The end is finally in sight for Google’s ill-fated social media venture Google+.
The company announced this week that Google+ will officially shut down April 2, after Google initially announced it would end the service back in fall.
Google acknowledged the main reason it’s shutting the social arm down, noting its low usage in a blog post announcing the end date. That, coupled with the struggle to live up to expectations and security concerns, has made Google+ simply not worth keeping around.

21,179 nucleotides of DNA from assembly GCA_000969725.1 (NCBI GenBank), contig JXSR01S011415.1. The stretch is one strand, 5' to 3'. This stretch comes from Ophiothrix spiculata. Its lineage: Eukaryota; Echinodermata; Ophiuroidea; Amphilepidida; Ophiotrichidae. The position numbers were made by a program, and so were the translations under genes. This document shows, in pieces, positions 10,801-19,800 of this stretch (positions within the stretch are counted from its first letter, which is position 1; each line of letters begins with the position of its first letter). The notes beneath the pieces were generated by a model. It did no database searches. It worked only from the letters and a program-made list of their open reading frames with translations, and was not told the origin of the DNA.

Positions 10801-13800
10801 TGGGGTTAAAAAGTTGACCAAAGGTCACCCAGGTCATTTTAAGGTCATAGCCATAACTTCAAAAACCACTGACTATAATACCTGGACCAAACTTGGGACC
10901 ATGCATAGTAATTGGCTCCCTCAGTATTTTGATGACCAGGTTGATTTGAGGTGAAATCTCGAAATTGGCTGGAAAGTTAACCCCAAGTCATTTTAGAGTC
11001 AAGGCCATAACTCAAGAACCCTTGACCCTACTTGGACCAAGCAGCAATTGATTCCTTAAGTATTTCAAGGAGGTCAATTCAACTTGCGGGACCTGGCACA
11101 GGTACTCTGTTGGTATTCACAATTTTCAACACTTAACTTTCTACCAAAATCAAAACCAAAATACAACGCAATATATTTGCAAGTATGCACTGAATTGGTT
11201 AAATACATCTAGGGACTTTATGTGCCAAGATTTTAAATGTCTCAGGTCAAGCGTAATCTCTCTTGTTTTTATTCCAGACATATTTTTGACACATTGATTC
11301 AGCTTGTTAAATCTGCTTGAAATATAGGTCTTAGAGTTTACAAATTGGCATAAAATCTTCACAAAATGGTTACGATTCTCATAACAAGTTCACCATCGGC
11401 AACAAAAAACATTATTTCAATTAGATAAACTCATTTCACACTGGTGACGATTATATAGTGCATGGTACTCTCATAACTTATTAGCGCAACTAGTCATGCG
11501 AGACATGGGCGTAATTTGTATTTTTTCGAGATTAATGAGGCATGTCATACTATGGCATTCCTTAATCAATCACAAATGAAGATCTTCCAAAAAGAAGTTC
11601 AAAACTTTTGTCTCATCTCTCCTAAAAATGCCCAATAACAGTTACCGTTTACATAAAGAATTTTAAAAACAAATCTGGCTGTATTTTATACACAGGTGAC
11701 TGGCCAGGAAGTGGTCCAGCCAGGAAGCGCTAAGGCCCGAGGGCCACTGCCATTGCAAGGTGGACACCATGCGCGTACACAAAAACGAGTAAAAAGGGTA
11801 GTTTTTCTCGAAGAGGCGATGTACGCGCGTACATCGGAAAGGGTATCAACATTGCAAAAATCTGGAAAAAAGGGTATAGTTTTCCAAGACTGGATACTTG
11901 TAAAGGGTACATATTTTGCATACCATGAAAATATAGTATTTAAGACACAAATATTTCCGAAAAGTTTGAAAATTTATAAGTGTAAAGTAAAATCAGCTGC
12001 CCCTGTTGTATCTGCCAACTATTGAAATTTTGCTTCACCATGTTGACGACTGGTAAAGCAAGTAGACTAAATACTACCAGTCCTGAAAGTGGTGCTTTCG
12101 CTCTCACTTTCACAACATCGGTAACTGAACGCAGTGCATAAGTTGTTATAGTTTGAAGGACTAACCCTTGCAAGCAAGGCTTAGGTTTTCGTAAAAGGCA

Google did not directly address the security concerns in its post, but a security flaw left nearly 500,000 users data exposed to third-party app developers. After that was fixed, another issue was found, which led to an earlier shut down date in April. Now, Google has revealed its full timeline to wind down the service.
The change means all Google+ accounts and pages will be deleted. Anyone with photos or other content they’d like to save on their account should download and save those files prior to the shutdown. Photos and videos will be backed up to Google Photos. However, any other posts or content on Google+ pages will be gone.
For anyone who is still an active user of Google+, there isn’t long to say goodbye either. Google said it will start removing the the ability to post and add to pages as early as Monday, Feb. 4.